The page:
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Semiconductors

TSMC's bet on global dominance pays off after decades of planning

Chip-starved companies flock hat in hand to Taiwan to beg for more output

Taiwan Semiconductor Manufacturing Co. is looking to expand its plant capacity in Nanjing, China. (Photo courtesy of TSMC)

TAIPEI/TOKYO -- With the global shortage of semiconductors becoming ever more serious, Taiwanese Economic Minister Wang Mei-hua held an unusual meeting with executives from Taiwan Semiconductor Manufacturing Co. on Jan. 24 to relay a plea from numerous foreign governments.

"Is there any way to increase output quickly, somehow?" Wang asked the executives.

Sources say the executives at TSMC, the world's largest chipmaker, were polite but committed to nothing. 

"If production can be increased by optimizing production capacity, we will prioritize automotive chip supply," a company representative reportedly said.

TSMC's factories are already running at maximum capacity. But the way it brushed off the minister's plea reflects the company's unparalleled clout in the chip industry -- a dominance that has only grown amid the growing rivalry between the U.S. and China.

From Apple and Qualcomm to Sony, corporations from around the world are now sending representatives to TSMC's headquarters daily in hopes of securing chips for their products. TSMC's rise is reflected in its stock price, which has doubled in the past year. Market capitalization has topped $550 billion, placing it among the top 10 in the world.

The Taiwanese company was founded in 1987. The year of establishment is significant because it came one year after Japan and the U.S. inked a bilateral semiconductor treaty in response to a major trade clash.

Back then, Japanese chipmakers NEC, Toshiba and Hitachi ranked among the world's top producers. The chip agreement essentially forced the Japanese players to hike prices so as to give greater market share to U.S. rivals.

Seeing an opportunity to put the Taiwanese industry on the map, the island's authority had urged Morris Chang, a longtime veteran of the U.S. semiconductor industry, to set up shop back home. The global chip industry was about to change, which presented a major opportunity for resource-poor Taiwan, they said.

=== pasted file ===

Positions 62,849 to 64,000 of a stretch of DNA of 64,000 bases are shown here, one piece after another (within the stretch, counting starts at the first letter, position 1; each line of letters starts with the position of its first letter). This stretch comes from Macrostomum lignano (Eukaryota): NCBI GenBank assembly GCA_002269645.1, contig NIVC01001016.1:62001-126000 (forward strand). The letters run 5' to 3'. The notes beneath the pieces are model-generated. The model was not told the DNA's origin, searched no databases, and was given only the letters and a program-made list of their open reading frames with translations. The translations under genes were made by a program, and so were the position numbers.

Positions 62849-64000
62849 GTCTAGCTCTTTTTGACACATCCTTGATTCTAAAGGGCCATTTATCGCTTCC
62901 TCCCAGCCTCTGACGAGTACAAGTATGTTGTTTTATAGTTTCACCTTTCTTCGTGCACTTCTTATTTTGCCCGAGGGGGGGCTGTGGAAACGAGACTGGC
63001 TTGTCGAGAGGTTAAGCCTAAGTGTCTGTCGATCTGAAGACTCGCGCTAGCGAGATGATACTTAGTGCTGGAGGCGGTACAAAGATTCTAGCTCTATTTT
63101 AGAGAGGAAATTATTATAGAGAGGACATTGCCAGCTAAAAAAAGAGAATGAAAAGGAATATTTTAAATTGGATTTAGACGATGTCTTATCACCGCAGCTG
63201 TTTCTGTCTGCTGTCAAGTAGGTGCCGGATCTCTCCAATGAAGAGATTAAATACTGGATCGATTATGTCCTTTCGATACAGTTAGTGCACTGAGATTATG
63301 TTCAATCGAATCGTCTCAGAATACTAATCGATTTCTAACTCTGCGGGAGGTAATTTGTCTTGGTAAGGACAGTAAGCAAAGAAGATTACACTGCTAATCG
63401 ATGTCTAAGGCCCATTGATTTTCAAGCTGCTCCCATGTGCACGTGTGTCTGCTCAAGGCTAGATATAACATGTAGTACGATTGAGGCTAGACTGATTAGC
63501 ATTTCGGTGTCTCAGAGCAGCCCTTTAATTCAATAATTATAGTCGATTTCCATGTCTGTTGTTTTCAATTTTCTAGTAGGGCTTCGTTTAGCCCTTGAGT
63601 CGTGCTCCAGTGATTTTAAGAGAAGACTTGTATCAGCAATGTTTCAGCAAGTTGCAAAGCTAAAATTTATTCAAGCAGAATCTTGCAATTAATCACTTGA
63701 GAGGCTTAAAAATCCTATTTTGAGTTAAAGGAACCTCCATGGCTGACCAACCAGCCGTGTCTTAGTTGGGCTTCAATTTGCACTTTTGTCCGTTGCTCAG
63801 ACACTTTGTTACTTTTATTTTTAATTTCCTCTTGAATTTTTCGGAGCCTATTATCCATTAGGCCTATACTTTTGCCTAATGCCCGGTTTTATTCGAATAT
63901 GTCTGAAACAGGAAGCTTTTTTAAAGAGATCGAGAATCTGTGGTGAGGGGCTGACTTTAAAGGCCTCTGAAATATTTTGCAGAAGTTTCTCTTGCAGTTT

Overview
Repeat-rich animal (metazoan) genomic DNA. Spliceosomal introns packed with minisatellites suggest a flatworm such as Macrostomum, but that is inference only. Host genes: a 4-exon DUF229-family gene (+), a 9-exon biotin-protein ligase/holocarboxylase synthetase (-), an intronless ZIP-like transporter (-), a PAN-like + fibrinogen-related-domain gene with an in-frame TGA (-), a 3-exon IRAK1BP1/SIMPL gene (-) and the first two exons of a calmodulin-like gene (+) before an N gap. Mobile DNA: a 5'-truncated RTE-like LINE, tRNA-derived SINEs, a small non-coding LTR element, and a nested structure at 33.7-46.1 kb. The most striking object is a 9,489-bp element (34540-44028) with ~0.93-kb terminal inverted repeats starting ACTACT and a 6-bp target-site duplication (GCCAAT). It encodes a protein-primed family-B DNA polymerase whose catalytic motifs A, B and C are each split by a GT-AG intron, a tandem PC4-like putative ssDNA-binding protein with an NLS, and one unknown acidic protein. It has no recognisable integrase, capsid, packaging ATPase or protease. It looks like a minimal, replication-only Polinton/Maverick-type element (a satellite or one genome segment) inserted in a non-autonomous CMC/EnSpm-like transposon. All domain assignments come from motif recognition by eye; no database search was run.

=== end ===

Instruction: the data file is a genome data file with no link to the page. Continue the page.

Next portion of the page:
The gamble paid off in spades. Chang's TSMC found quick success as a contract manufacturer, tapping the U.S. shift toward "horizontal" specialization. Previously, the chip companies had kept the entire production in house, from innovation and design to manufacturing. But American companies decided that keeping manufacturing within the company was not cost effective because of high U.S. wages and began outsourcing the low-value mass production to Asia.

Once this shift was made, TSMC stepped into the role of a reliable manufacturer that could keep costs down.

TSMC gained further momentum when smartphones became commonplace in the 2010s. The company swiftly poured cash it accumulated from contract manufacturing to developing new production technology, which helped attract even more orders.

TSMC is now one of only three companies that can produce cutting-edge semiconductors, alongside Samsung Electronics and Intel. And Intel is on the verge of dropping out of that elite club.

The new American business model of focusing on chip design gave birth to fabless chipmakers such as Qualcomm and Nvidia. Their value lies in intangible assets such as patents and data.

That has left Asia to emerge as the global factory. As one of the few major contract manufacturers, TSMC now commands an unexpectedly large influence in the semiconductor industry, causing restlessness among U.S. fabless players.

The frictions the U.S. has caused with China have produced geopolitical risks. The dynamic has ended up boosting TMSC's global presence. The U.S., which had once antagonized Asian companies, is now desperately moving to draw TSMC in for national security reasons.

Thirty-five years after sealing the U.S.-Japan semiconductor agreement, Washington is now wielding sanctions against Semiconductor Manufacturing International Corp., China's leading chipmaker. That move has resulted in an unprecedented shortage of semiconductors that has reverberated the world over.

Due to the sanctions against SMIC, TSMC is receiving more orders. The Taiwanese company is cooperating with China in a plan to significantly expand production at a Nanjing production center, which supplies chips to Chinese clients.

The U.S. has built a legacy of upsetting the balance in the global chip industry. TSMC will continue to play a starring role in the latest disruption.

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